On Jan. 21, 2021, Chicago released Information Bulletin – Nexus and Safe Harbor intended to address a number of questions received by the city since the U.S. Supreme Court’s 2018 decision in South Dakota v. Wayfair. Recall that Wayfair overturned the long-standing ‘physical presence’ nexus standard established under Quill v. North Dakota in 1992. As a result, states may impose sales and use tax collection and remittance responsibilities on remote sellers based solely upon their economic activity in a state. As of the date of this article, 44 of 46 states with a general state sales and use tax have adopted an economic sales tax nexus provision.
The bulletin establishes a safe harbor for remote sellers with revenues under $100,000 from Chicago customers during the most recent consecutive four quarters effective July 1, 2021. The safe harbor applies to an entity with no other significant contacts with Chicago. If a seller initially qualifies for the safe harbor and subsequently exceeds the threshold, the seller should register with the Chicago Department of Finance within 60 days, begin collecting tax within 90 days and continue collecting for at least 12 months. The safe harbor pertains specifically to the city’s Personal Property Lease Transaction Tax as applied to nonpossessory computer leases, and the Amusement Tax, as applied to amusements delivered electronically such as video streaming, audio streaming and online games. The safe harbor applies prospectively from July 1, 2021 and no refunds or credits will be issued for sellers subject to the safe harbor that have already registered and collected tax.
If the safe harbor does not apply, the city expects businesses with Chicago activity to comply with all relevant tax ordinances. Accordingly, the city will review several factors to determine if a seller has established nexus and the resulting tax collection responsibility. One factor is whether the seller meets the state of Illinois’ economic nexus threshold (i.e., $100,000 or more in sales or 200 or more transactions), though the bulletin explains that the state threshold alone is not determinative of city nexus. Other factors that will be considered include agreements that the entity has with other businesses in Chicago, activities that the entity’s employees or agents perform on the entity’s behalf in Chicago, any physical presence the entity has in Chicago, advertising directed at Chicago customers, and other factors that support the conclusion that the entity has purposefully availed itself of the privilege of carrying on business in Chicago. The bulletin ultimately concludes that Chicago nexus will be evaluated on a case-by-case basis.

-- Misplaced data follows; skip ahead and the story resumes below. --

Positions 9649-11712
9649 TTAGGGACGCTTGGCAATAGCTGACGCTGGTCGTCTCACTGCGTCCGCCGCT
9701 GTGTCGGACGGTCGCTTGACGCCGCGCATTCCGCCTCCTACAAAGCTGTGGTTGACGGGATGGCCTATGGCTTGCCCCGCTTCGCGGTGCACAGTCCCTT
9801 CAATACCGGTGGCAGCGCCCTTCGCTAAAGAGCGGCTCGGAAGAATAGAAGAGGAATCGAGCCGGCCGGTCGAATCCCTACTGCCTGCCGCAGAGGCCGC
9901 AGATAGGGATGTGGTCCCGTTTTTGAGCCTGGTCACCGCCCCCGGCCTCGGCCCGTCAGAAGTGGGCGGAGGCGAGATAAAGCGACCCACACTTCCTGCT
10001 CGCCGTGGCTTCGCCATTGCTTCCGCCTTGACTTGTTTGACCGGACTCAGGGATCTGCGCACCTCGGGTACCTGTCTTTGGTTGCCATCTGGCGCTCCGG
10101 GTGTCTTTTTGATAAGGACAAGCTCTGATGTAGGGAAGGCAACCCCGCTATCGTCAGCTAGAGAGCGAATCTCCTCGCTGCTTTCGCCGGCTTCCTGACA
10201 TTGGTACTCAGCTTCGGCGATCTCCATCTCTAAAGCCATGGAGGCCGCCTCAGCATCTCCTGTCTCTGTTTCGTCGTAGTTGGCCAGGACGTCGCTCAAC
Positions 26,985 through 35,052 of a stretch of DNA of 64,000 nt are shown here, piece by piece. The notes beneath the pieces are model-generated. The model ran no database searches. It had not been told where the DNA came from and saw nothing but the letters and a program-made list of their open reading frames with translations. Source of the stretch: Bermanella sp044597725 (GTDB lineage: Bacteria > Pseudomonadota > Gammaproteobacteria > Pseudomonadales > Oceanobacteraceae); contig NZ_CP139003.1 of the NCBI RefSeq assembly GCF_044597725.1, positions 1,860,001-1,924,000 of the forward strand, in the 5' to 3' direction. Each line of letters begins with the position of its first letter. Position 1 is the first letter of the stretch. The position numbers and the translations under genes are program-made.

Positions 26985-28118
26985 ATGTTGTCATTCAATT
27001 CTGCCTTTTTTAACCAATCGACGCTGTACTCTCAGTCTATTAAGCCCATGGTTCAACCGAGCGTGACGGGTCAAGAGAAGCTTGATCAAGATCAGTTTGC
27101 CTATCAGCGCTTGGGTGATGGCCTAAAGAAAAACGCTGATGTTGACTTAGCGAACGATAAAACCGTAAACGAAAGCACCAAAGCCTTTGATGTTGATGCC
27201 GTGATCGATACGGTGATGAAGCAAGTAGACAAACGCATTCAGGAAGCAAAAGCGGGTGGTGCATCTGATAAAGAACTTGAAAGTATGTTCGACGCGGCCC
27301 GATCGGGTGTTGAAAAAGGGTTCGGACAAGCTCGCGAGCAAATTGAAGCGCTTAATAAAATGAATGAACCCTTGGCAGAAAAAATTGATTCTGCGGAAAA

Other local taxes after Wayfair
In many states, local sales taxes are levied on the same tax base as the state sales tax and the collection and administration of the taxes occur at the state level. However, in some states, local governments administer their own sales taxes under their own ordinances, tax forms and administration – like Chicago. In these states, the local sales tax base can and often does differ from the state tax.
Remote sellers should also be cognizant of local jurisdictions enforcing remote seller provisions without the authority provided by an economic sales tax nexus provision. In Colorado, for example, a number of localities administer their own sales and use tax laws. Some of those localities have adopted their own Wayfair threshold. Other localities in states with local sales taxes have begun to enforce collection based on the Wayfair decision without a threshold or specific economic sales tax nexus law under broad interpretations of pre-Wayfair local tax law.
There are also other local sales tax considerations. For example, Alaska does not impose a state-wide sales and use tax, but over 100 local jurisdictions have the authority to impose a local sales and use tax at widely varying rates. A number of Alaskan localities have adopted economic sales tax nexus since the Wayfair decision. Additionally, the Alaska Remote Sellers Sales Tax Commission was established to simplify remote seller administration of local sales and use taxes.
Alabama, Louisiana and Texas have begun to ease administrative burdens of local tax collection on remote sellers without physical presence in the state. Alabama has created a simplified sellers use tax program with a flat rate and single point of collection. In Louisiana, the state’s Sales and Use Tax Commission for Remote Sellers is a single collection point for sales tax due on sales to Louisiana customers. Finally, Texas remote sellers without a physical presence in the state can collect local sales taxes at a flat rate.
Remote sellers making sales into Chicago should evaluate their sales into the city to determine if they will exceed the safe harbor by July 1, 2021. As explained by the bulletin, those businesses may be required to register, collect and remit the Personal Property Lease Transaction Tax and Amusement Tax if nexus is established in the city. Exceeding the threshold may be one factor the city uses to determine whether a remote seller has established the requisite nexus.
The state and local tax nexus landscape continues to change rapidly. Remote sellers with questions about compliance under the new nexus landscape should speak to their tax advisors on how to diligently track and comply with these new provisions.